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You have an opinion, but do you have what it takes to be heard?

Robert Lehrman
Washington, DC

Robert Lehrman

I've published four novels. But as a political speechwriter, I've never been able to regularly express my political views under my name.

'I love you back!'

Editor's note: The contestants were given free rein for their second post of the day. You can read Robert Lehrman's earlier post here.


Someone in crowd: "We love you!"


Obama, pretending surprise, grinning: "I love you back!"


If I hear that one more time, I swear.  I'm gonna plotz.


Today, someone asked me: why does he have to do that? Was this the product of our rockstar culture?  Shouldn't the president be at home reading CIA briefings instead of striding onstage, doing the finger point, and draping arms around his reluctant wife and nervous kids?


Well, no.  He has to do the rallies. That's how you win.  They're the display windows that bring us inside the store. He screams "I love you!" in California and we see it instantly in Washington. We get excited. More likely to think Dems will win. More likely to send a check. More likely to vote.  


This pundit contest is also a kind of display.  Instead of a band we have catchy ledes and headlines, and maybe a funny story because we want you to pay attention - and vote on Election Day, which for us is tomorrow.


But here's my guess.  It's a guess since I don't know the other nine finalists.  I'd bet none of us like the voting.  How in the world could the Post say, as one editor has, that personal network is not "essential"?


It is. I'll bet that of the 8000 or so votes of the top five, maybe a few hundred were people we didn't know, who clicked in, read through what we wrote, and made a decision.  The others were favors.  Next year the Post should find a test that's relevant.


And what's relevant? The posts.  We do the rally part - the flurry of e-mails, the Facebook notes, the moral decisions ("Do I do friends? Or friends of friends?") to get to the other.


Supposedly, when Bobby Knight, that feisty and kind of crazy basketball coach got hired at Indiana, the alumni association sent him a telegram.  "Congratulations!  We're with you win--or tie."


Whether it's basketball, politics, or this contest, you try to win. But in basketball winning is the only point. Here, and in politics, it's what winning lets you do.  Which is why it's worth thinking about. Why a cerebral Harvard law school grad should set about learning how to roll up sleeves, drop his g's, do the fingerpoint, and scream, "I love you back!" at perfect strangers.  


And why ten people will set aside some time, conquer their uneasiness, ask a favor of hundreds of friends--and maybe even friends of friends.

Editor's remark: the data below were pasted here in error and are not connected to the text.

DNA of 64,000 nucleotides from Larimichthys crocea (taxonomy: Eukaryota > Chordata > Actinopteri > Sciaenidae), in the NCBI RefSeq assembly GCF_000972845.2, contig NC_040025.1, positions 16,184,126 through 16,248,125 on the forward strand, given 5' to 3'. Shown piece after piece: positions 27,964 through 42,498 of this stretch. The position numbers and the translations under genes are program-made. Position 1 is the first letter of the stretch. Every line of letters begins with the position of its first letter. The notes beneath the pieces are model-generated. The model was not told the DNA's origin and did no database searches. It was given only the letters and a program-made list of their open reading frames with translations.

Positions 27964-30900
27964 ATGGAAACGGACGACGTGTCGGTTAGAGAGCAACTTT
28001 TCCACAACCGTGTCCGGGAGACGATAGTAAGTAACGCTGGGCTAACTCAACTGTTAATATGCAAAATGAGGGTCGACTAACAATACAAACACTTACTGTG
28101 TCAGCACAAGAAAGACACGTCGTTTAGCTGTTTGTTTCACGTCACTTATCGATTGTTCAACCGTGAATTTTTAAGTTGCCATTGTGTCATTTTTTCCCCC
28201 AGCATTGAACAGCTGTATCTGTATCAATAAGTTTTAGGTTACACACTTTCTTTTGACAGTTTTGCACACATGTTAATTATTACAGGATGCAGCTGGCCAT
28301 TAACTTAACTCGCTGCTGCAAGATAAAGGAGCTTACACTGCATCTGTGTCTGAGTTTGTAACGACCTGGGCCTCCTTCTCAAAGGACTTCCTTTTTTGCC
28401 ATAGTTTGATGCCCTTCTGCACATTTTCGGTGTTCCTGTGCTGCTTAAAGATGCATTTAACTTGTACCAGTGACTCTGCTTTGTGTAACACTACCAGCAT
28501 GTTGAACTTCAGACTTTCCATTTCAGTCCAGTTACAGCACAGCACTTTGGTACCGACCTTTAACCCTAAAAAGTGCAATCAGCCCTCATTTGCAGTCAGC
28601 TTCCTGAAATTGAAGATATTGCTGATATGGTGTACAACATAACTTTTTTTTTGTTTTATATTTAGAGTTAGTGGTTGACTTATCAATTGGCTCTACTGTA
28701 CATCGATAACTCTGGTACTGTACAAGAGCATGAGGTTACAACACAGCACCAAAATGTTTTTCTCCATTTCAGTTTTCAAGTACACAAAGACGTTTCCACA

But "I love you?" Not in a blog. Not yet.   


Read more posts from this round. See what the judges are saying. And cast your vote on Friday.     

By Robert Lehrman  |  October 21, 2010; 5:41 PM ET  | Category:  Blogging Challenge
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Thanks for the clarification, MSJS.

Posted by: martymar123 | October 22, 2010 1:17 PM
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The competitive aspect of politics is troublesome to me. With this piece, I have to add Bob's view of success as a blogger. I am not looking for pizzazz and controversy just for the sake of popularity. I would like to read a pundit who speaks to my intellect and has a new way of thinking about an issue. A little humor at the appropriate point, however, is always good.

Posted by: HopefulCynic1 | October 22, 2010 11:58 AM
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The one honest man speaks in the desert. You are of course 100% correct. I wish you well.

Posted by: chucky-el | October 22, 2010 10:44 AM
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Writing a contest column about being in the contest is kind of like writing a rock song about being a rock singer. In the end, what new insights has it taught us?

In this case, I guess I just don't find the topic of "what winning lets us do" all that substantial. It would have been more interesting if he'd explored the subject of whether it's necessary for a 21st-century president to go "rockstar."

Posted by: UponFurtherReview | October 22, 2010 10:36 AM
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Apparently one's Facebook url and Twitter handle had to accompany the initial entry this year, Martymar.

Posted by: MsJS | October 22, 2010 9:04 AM
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Agree with MSJS. It's not punditry the Post is after; it's site traffic.

It's my understanding that this year, the contestants had to belong to Facebook to enter. Is that correct?

Regardless, I enjoyed this piece. Good perspective. I have not decided who to vote for, or whether to vote.

Posted by: martymar123 | October 22, 2010 6:56 AM
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Maybe you don't love me, but I love this post. Good parallels.

Social network popularity is yet another thing that we now have to weed through in order to find a person's mettle. And, this weeding takes a lot of work from the voters, something most people aren't willing to do at the end of a work day. Maybe we are too stressed or too lazy to take on this task. Ideally we wouldn't have to...

Posted by: jhones | October 21, 2010 9:02 PM
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In this contest it's always been more about attracting eyeballs and less about punditry.

The author must have wanted this, or at least thought he did. Otherwise, why enter? Am I sensing some regret with that decision?

Posted by: MsJS | October 21, 2010 6:41 PM
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